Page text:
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Pillar and Cloud

‘Tis the season of Chanukah, Winter Solstice, Christmas and New Year’s Eve celebrations. Many of us are busy as bees preparing for company coming to our homes, or for our own travels, and buying gifts for loved ones. This time of year can feel overwhelming for those of us who are bearing the burden of preparation.

Even for those of us whose holiday-preparation burdens are light, the ever-increasing commercialization of the end of the year can obscure the spiritual meaning of what we are celebrating. For me, there is an irony that in the middle of so much abundance, it can feel as if there is a spiritual void.

And for some of us the holidays are emotionally painful. Families can be messy. The myth of the perfect family holiday celebration is just that, a myth. For many of us, the holidays are a time when the ghosts of the past emerge from the shadows. Our un-healed pain, our unresolved anger, can be uninvited guests in our family gatherings.

This can also be a very lonely time of year for those who live alone, and for those who are mourning the loss of a loved one. It’s small wonder that not everybody looks forward to this time of year.

As a Unitarian Universalist community, I think that it is important for each of to be able to name and share these feelings and to try to be supportive of one another. At this time of year, “How are you feeling?” can take on a deeper meaning than usual. We might ask follow-ups to our usual words of greeting - -“No, I meant, how ARE you feeling, really?” Sharing feelings, and listening deeply, are vital gifts in themselves, and can be more meaningful than the ones that come in gift-wrap.

Let’s also not forget that many of the December traditions have spiritual roots, going back to the earliest days of human civilization. When the long nights and short days meant the supply of food we had on hand might not be enough to last the winter, we humans found a way to connect with the powers-that-be in the universe. Having spiritual connections and practices are always important, but seldom more so than at this time of year.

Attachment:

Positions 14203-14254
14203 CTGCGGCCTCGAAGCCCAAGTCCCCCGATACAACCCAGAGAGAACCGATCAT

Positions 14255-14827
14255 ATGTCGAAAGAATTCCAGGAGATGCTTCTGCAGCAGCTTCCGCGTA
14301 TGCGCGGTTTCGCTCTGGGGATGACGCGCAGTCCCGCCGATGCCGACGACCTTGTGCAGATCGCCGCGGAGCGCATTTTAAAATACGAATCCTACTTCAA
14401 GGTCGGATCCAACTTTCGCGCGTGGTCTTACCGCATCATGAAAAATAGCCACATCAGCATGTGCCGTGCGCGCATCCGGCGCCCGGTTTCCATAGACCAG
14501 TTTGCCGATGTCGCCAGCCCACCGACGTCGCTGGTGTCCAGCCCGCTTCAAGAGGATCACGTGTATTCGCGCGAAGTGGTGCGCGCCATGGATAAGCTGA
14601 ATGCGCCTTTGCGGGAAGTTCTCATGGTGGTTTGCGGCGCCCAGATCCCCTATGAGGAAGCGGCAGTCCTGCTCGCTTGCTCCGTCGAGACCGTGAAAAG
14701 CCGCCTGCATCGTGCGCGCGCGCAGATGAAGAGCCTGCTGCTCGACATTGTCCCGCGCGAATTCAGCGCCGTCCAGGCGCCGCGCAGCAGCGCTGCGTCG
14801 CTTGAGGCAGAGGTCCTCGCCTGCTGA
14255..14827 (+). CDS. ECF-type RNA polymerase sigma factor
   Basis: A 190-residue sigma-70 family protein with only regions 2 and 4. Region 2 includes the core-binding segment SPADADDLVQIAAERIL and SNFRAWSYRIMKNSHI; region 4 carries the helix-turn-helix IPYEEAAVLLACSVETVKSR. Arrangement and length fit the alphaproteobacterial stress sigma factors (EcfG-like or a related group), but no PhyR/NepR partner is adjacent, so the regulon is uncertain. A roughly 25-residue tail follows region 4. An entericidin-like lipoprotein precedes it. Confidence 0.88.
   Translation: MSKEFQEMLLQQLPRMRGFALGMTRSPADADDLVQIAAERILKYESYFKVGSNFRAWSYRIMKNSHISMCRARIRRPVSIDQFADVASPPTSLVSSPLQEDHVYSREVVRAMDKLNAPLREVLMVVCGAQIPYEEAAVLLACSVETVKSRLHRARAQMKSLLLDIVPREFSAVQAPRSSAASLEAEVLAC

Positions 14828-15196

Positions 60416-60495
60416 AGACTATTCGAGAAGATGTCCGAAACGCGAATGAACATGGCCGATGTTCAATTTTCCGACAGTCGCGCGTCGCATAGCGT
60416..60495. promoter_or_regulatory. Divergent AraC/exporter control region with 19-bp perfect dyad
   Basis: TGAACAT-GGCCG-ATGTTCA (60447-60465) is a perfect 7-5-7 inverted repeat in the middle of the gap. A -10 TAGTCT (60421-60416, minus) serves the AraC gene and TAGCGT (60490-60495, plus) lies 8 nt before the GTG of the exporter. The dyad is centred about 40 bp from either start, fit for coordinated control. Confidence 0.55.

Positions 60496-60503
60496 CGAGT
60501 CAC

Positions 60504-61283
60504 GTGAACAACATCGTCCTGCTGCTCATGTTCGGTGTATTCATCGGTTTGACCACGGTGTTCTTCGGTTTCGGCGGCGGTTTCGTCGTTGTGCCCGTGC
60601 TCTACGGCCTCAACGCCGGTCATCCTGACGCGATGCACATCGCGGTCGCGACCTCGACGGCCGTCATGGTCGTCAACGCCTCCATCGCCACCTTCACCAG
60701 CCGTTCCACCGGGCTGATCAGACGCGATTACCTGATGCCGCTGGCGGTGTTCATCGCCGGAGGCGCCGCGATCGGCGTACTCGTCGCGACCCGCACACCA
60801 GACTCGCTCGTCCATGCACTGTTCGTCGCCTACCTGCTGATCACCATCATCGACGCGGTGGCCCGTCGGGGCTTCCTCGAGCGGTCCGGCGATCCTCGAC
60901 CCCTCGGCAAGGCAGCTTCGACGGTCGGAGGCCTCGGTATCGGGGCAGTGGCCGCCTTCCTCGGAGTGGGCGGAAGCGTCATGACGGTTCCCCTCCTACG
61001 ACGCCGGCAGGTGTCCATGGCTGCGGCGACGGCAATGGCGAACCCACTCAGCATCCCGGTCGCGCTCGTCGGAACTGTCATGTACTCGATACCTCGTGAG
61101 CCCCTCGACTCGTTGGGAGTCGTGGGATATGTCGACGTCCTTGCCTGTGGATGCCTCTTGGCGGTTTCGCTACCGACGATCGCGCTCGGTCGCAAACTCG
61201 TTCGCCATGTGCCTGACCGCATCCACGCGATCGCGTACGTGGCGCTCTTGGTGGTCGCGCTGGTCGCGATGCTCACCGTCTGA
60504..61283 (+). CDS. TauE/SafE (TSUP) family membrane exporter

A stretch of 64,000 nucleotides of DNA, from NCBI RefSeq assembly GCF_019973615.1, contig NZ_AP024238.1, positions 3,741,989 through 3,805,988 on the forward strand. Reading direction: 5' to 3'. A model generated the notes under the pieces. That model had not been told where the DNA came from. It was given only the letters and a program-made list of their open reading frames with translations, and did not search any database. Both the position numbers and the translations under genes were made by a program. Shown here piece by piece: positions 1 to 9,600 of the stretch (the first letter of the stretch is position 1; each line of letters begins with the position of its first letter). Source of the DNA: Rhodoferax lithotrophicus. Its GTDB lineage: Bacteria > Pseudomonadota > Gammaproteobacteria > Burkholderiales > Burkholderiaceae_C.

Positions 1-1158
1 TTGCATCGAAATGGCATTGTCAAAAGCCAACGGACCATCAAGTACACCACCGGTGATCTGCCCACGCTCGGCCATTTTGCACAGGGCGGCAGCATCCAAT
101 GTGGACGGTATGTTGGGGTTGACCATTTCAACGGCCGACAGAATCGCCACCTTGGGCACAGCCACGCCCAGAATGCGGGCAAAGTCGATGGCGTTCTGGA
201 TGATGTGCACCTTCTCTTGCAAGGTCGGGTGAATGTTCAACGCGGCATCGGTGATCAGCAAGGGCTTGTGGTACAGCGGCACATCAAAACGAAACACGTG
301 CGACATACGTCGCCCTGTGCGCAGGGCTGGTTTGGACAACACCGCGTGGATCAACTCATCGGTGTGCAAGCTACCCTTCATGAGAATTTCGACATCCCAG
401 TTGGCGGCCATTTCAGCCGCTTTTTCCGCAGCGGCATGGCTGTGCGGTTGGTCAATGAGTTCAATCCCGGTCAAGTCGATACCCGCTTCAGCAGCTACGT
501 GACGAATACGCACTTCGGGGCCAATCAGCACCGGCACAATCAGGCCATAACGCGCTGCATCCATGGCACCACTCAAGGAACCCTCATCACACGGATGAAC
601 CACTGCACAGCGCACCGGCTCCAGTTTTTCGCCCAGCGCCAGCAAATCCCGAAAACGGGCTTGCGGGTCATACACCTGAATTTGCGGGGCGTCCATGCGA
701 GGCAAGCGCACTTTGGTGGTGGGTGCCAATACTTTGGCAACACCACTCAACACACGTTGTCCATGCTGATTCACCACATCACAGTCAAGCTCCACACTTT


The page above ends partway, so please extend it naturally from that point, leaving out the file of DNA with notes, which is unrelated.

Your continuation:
Spiritual practices are not limited to prayer and meditation. Going for a walk outside, writing a poem, learning a new craft skill or picking up an old one. All of these and more can help us to center, and to connect with the holy place that lies within each one of us.

Lately, I have been spending a lot of my downtime learning to be a better nature photographer. There is a creek near where I’m living that has been frequented by some wood ducks. First, there were seven, and the last time I was there over two dozen of them were jumping in and out of the water. Chicks emerging from their baby plumage, as well as majestic adults, they have all been in attendance in the small creek surrounded by cottonwood trees. They come and go, and when I am lucky enough to be there, my camera gives me an insight into wood duck family life. I think wood ducks may be the most impressive looking birds in North America. No matter what mood I am in, when I see them, they lift my spirits.

This will be my first and only winter spent in Northern Arizona. As news of snowstorms in New England has reached me, I am glad to be here to experience the different shades of light, the dryer air, and the sights and sounds of the colder seasons at a higher elevation. I used to dread the onset of winter when I lived in the east, but this year I am looking forward to it.

I hope that all of us in the Granite Peak community will have a way to find meaning in this holiday season. I hope that all of us, in this beloved community will experience joy, and hope, and peace, and love no matter what our circumstances.

Blessing to one and all.